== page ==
The national unemployment rate rose for the second consecutive month in May, edging up to 9.1 percent. Fortunately for Oklahoma, the unemployment rate is moving in the opposite direction, dropping for a fifth consecutive month in April to 5.6 percent, giving us the 6th lowest unemployment rate in the nation. While this is good news for the state, inconsistent job growth locally and nationally suggest that the road to labor market recovery will continue to be rocky. While any encouraging news is worth celebrating, we need to look beyond this standard indicator to better gauge the overall health of Oklahoma’s labor market.
The unemployment rate as calculated by the Bureau of Labor Statistics (BLS) is an imperfect measure of unemployment, especially in the aftermath of a protracted economic downturn. The widely reported unemployment rate only counts people who “made specific efforts to find employment” in the last month. If you are unemployed but don’t meet that criteria, you are not considered part of the labor force. This method discounts unemployed Oklahomans who had no specific leads on a job, didn’t make any effort to find a job, or have given up looking for work indefinitely. The BLS describes the distinction this way:
Persons who are neither employed nor unemployed are not in the labor force. This category includes retired persons, students, those taking care of children or other family members, and others who are neither working nor seeking work.
This post considers two alternative statistical measures of state unemployment:
- The employment to population ratio, a comprehensive figure that better captures all of the state’s unemployed, including discouraged and unsuccessful job seekers.
- The duration of unemployment, a particularly helpful statistic to consider as the economy recovers from one of the worst recessions in American history.
These indicators reveal that long-term joblessness is a persistent problem in Oklahoma, even as the state’s unemployment rate falls.
The employment to population ratio (EPOP) measures the proportion of the working-age population that is employed. While a decline in the unemployment rate may be attributable to people dropping out of the labor force, rather than finding jobs, a decline in this indicator over time means a shrinking working population. This graph compares the employment to population ratio in Oklahoma to the national ratio over a thirty-year period:
The percent of the state’s population that is employed has lagged behind the national ratio consistently since the mid 1980s. Oklahoma’s employment to population ratio has dropped every year since the recession, hitting a thirty-year low of 58.2 percent in 2010; the national EPOP reached a 34-year low last month.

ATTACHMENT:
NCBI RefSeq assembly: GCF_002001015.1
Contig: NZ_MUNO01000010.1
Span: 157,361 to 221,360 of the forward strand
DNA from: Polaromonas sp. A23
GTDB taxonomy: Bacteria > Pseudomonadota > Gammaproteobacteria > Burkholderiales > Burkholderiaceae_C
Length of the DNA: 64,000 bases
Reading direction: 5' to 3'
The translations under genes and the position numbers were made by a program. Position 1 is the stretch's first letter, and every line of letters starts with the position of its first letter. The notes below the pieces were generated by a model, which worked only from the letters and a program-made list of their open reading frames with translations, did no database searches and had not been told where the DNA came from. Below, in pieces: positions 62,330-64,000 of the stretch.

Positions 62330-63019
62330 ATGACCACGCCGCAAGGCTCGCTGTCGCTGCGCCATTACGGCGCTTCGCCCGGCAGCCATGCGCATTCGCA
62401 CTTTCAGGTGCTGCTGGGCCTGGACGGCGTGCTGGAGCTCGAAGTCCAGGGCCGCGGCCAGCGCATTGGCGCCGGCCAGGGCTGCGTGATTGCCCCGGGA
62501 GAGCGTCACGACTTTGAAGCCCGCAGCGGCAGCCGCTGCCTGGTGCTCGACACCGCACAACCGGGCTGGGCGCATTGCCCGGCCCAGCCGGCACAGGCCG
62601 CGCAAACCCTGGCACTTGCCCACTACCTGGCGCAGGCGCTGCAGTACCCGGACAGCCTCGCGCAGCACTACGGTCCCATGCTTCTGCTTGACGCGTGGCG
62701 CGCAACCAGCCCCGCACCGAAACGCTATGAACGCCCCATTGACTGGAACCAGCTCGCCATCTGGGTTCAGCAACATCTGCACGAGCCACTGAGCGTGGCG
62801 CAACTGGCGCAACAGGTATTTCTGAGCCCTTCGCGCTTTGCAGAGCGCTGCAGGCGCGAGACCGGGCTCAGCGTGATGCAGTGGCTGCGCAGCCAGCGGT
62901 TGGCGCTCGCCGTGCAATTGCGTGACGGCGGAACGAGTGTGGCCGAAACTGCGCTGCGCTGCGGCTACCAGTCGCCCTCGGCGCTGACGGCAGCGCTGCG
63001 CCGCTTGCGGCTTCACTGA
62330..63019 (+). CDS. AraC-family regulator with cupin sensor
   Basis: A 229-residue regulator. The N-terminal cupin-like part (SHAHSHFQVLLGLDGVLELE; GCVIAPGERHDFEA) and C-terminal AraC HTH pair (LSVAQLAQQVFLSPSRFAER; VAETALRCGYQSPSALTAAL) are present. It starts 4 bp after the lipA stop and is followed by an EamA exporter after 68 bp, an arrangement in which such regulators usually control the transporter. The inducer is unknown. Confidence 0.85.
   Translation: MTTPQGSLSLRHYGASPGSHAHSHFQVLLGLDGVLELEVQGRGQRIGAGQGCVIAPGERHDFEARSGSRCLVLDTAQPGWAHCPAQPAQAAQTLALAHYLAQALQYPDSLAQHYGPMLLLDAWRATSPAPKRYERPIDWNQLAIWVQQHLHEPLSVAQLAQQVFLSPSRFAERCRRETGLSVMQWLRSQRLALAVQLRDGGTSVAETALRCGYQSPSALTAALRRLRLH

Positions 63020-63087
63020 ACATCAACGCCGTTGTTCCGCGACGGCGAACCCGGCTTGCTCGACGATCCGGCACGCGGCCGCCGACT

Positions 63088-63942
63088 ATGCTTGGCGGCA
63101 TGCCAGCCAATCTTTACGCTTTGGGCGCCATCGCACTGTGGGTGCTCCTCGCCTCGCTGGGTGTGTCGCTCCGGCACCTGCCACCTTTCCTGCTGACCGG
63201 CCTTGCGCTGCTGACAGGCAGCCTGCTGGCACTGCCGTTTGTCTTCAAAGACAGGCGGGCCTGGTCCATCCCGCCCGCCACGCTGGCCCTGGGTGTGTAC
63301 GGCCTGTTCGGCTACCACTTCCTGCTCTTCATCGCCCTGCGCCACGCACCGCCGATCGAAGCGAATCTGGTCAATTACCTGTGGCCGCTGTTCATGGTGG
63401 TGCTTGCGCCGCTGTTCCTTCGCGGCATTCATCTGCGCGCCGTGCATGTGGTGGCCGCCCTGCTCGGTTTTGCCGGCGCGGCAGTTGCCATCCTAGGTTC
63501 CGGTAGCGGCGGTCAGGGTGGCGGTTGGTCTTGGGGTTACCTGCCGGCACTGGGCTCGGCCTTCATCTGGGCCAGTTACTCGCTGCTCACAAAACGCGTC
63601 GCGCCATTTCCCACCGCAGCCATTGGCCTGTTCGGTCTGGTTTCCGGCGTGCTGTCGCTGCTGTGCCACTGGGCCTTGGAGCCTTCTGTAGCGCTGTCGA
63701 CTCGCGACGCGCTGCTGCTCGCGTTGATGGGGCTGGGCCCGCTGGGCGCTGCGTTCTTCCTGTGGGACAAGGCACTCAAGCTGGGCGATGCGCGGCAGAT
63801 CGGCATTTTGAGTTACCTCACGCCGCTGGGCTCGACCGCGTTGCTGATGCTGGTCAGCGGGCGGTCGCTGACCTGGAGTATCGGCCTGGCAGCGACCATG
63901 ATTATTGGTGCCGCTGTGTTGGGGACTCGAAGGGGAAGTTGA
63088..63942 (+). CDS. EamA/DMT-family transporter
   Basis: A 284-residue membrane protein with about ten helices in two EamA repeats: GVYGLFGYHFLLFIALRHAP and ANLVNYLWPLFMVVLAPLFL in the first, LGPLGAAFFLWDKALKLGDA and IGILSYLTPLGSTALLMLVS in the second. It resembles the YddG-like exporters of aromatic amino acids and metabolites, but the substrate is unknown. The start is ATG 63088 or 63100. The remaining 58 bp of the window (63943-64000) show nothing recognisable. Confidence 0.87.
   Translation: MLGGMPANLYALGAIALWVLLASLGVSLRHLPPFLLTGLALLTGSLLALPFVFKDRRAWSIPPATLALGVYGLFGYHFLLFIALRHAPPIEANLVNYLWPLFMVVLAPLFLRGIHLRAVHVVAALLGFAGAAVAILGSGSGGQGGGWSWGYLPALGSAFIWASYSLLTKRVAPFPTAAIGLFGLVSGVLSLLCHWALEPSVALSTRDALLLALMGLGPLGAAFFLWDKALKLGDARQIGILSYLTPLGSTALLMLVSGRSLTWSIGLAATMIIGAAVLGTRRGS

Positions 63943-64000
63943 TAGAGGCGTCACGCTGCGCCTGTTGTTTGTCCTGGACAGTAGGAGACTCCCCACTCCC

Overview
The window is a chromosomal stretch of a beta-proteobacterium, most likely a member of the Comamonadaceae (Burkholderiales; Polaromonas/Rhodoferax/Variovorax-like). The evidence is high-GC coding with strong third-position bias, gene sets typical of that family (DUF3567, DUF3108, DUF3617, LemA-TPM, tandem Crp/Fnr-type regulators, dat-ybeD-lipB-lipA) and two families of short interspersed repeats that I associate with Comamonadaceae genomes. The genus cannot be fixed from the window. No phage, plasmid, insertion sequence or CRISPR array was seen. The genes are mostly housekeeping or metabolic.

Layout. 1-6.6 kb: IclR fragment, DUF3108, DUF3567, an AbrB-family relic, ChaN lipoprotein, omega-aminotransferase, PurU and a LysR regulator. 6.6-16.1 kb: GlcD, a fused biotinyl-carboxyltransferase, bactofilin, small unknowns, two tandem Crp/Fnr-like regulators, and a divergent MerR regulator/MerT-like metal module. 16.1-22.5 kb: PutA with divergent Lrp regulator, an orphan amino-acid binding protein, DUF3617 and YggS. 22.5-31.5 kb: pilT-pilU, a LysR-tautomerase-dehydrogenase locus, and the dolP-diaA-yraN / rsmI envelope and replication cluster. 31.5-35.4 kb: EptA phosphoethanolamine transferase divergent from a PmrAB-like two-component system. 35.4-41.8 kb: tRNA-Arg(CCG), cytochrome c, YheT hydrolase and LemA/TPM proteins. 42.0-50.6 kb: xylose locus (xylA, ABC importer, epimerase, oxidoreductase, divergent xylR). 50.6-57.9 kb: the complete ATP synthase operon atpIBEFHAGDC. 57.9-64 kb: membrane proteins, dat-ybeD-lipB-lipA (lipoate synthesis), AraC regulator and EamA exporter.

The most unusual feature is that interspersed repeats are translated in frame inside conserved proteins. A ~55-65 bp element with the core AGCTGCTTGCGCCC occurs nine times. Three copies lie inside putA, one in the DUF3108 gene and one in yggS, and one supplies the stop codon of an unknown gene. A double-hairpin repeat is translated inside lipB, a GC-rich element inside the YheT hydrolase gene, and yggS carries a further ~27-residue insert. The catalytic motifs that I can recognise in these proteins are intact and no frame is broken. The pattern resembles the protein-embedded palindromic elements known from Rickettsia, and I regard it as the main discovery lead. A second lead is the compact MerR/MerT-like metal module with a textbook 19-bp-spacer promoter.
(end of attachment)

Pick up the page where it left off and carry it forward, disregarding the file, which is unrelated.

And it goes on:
The duration of unemployment is another crucial indicator. The longer a worker is jobless, the greater the likelihood that they will drop out of the labor force. Long-term unemployment is so widespread and systemic that the BLS recently changed the way they collect data from the unemployed to more accurately reflect economic trends:
There was an unprecedented rise in the number of persons with very long durations of unemployment during the recent labor market downturn. Nearly 11 percent of unemployed persons had been looking for work for about 2 years or more in the fourth quarter of 2010. Because of this increase, BLS and the Census Bureau updated the CPS instrument to accept reported unemployment durations of up to 5 years.
This trend represents a sobering challenge to the recovery of the job market because the rate at which the long-term unemployed find jobs compared to their newly jobless counterparts drops steadily from week to week. In 2010, 89 percent of the nation’s unemployed who found a job had been out of work for less than a year. In Oklahoma, the percentage of unemployed who were out of work for more than 15 weeks is an increasingly larger share of the state’s jobless population:
These auxiliary data reveal that it’s still too early to claim victory on the economic front. With more and more media and political attention focusing on the debt ceiling and deficit reduction, red flags in the labor market are fading into the background. Detailed monthly jobs reports issued by the Center for Economic Analysis (CEPR) document a litany of mounting statistical evidence on a painfully slow and slight economic recovery. This is a critical time for state and national leaders and lawmakers to be developing new strategies for creating jobs and sparking economic growth. A falling unemployment rate is welcome news, but we should keep a watchful eye on alternative indicators that alert us to underlying problems in the labor market that have the potential to weigh down the economy in the coming years.